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47 Fire 12 May 2017 16:08 #63

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davesisk wrote: Question: Here's a pic of a Greenwater Marine exhaust riser installed...it's slightly touching the bulkhead (or at least the insulation on the bulkhead). Is this a potential fire hazard? Greenwater Marine says "no".


Dave


Water cooled yes but if you have a undetected water delivery failure it.sure could change things in a hurry. I would say if all always went well it's not a problem but we know things dont always go well.
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47 Fire 12 May 2017 16:52 #64

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"Water cooled yes but if you have a undetected water delivery failure it.sure could change things in a hurry. I would say if all always went well it's not a problem but we know things dont always go well."

FWIW - I have found that when 'all' cooling water was denied to these SS risers on the non turbo'd Hino's the first result is a melted exhaust hose with the double walled riser remaining fairly 'cool'.
YMMV
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47 Fire 12 May 2017 16:55 #65

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IMHO... engine will quit from overheat before that riser can cause any concern.... agree with Smitty's comment... eliminate contact, exhaust system stress concern...
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47 Fire 12 May 2017 20:59 #66

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Solandri wrote:

C-NUMB wrote: Have been thinking about installing a simple cctv camera and a few engine room temperature monitors in my 2556. They will not stop the fire but maybe give little more time to react in case something unusual going on down there...


When I bought my 2556, the surveyor recommended adding an automatic fire suppression system or a fire port (and an extinguisher whose nozzle would fit in the port). The issue with the smaller boats whose engine compartments open up to the outside air is that opening the engine hatch to put out the fire introduces a huge amount of oxygen, which can cause the fire to flare out of control. So even if you have advance warning of an engine fire, if you don't have an effective way to put it out without making it worse, you're just as screwed.


Brilliant idea, never heard about the fire port before. Don't know would it actually help on a bigger vessel like a 47 but certainly on a 2556!

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47 Fire 13 May 2017 01:31 #67

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Just ordered a Fireboy-Xintrex fully automatic system for my boat. I measured up today and was happy to find out I overestimated by a fairly large amount... so I only needed a 200 cu ft system, without the manual pull option. I didn't want to mess around installing a remote manual switch and honestly... if it's that bad, the seconds involved between me manually pulling vs the automatic trigger at 175 degrees is better spent making sure my family is safe. All in, shipping included, $525 from Defender. Let's hope I never need it, but I'm glad I've done it.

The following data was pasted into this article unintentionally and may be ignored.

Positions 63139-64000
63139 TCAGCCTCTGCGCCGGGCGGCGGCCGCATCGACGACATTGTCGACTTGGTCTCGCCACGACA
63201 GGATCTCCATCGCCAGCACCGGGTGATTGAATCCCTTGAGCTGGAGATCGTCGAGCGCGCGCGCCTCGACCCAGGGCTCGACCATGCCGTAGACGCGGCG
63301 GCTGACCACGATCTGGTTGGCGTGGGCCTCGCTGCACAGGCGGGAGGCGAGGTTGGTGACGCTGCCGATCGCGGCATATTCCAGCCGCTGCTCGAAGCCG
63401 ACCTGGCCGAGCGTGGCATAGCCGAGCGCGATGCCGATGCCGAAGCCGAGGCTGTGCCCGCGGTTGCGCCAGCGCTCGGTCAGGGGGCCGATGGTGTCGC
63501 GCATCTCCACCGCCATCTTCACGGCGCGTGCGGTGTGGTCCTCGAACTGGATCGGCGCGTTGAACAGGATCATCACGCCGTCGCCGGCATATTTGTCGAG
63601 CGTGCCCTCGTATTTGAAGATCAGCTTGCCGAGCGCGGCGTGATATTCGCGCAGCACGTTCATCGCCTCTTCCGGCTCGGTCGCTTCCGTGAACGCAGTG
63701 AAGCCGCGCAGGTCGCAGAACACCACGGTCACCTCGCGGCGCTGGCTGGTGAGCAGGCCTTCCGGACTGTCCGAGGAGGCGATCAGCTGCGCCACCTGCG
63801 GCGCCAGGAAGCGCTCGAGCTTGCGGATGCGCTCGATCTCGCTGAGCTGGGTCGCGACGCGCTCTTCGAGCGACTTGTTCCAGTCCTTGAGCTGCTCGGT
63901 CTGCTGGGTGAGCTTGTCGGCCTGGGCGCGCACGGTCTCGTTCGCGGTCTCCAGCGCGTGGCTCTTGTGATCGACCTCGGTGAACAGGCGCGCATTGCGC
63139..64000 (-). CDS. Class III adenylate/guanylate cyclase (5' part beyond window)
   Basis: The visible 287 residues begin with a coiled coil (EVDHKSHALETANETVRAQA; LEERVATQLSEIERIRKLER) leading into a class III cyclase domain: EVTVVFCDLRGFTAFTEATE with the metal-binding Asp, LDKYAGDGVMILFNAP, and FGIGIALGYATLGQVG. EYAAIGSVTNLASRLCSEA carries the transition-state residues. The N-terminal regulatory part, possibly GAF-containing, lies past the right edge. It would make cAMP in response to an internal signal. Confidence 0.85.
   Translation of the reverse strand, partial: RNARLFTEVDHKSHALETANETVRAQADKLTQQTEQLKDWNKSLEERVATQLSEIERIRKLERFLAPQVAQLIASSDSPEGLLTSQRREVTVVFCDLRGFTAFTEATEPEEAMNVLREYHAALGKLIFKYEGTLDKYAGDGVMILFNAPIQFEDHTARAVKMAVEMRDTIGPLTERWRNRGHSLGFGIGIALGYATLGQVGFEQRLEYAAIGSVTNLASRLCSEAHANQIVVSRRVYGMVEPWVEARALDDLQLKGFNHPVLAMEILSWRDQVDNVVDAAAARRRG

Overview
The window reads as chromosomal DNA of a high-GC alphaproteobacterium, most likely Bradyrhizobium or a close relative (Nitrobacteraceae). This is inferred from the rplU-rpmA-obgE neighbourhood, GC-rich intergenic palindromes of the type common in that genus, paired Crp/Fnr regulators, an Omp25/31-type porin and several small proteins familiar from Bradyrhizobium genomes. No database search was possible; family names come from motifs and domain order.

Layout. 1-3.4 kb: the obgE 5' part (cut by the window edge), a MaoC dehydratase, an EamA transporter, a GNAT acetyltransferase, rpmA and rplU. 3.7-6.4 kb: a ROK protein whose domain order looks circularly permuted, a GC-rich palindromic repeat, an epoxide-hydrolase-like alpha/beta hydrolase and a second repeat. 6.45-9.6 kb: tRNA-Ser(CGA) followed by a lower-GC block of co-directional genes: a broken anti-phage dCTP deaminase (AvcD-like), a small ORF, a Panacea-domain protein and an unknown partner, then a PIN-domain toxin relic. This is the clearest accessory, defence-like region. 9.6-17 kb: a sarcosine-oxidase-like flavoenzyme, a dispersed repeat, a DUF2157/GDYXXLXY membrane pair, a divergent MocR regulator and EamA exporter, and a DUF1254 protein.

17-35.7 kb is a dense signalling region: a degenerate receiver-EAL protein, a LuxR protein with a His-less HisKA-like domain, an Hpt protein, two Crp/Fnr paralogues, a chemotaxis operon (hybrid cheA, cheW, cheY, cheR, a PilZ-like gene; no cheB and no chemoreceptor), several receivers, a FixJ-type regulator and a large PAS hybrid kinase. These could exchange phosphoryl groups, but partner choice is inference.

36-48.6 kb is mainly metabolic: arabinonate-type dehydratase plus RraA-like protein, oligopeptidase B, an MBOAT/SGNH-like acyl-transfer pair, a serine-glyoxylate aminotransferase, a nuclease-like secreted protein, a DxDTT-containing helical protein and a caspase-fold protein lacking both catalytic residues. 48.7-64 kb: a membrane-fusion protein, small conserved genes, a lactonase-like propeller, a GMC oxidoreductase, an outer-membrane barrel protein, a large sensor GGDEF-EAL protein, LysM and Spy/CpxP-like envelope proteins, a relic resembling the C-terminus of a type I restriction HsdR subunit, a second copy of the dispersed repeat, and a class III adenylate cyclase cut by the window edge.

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47 Fire 13 May 2017 01:46 #68

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tdcooper99 wrote: Just ordered a Fireboy-Xintrex fully automatic system for my boat. I measured up today and was happy to find out I overestimated by a fairly large amount... so I only needed a 200 cu ft system, without the manual pull option. I didn't want to mess around installing a remote manual switch and honestly... if it's that bad, the seconds involved between me manually pulling vs the automatic trigger at 175 degrees is better spent making sure my family is safe. All in, shipping included, $525 from Defender. Let's hope I never need it, but I'm glad I've done it.


More is usually better, make sure the blower is off if you hit the switch unless it auto goes off then hit the switch

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47 Fire 13 May 2017 16:54 #69

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tdcooper99 wrote: Just ordered a Fireboy-Xintrex fully automatic system for my boat. I measured up today and was happy to find out I overestimated by a fairly large amount... so I only needed a 200 cu ft system, without the manual pull option. I didn't want to mess around installing a remote manual switch and honestly... if it's that bad, the seconds involved between me manually pulling vs the automatic trigger at 175 degrees is better spent making sure my family is safe. All in, shipping included, $525 from Defender. Let's hope I never need it, but I'm glad I've done it.


Yup overestimated for sure,but better to be safe than sorry.
I have 2 125CU ft system on mine.

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47 Fire 15 May 2017 17:01 #70

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Do you have pictures / advice of where you mounted your extinguishers? I'm planning on installing in my 2858 and I'm a bit unsure where to put it that it would be both effective and reasonably out of the way.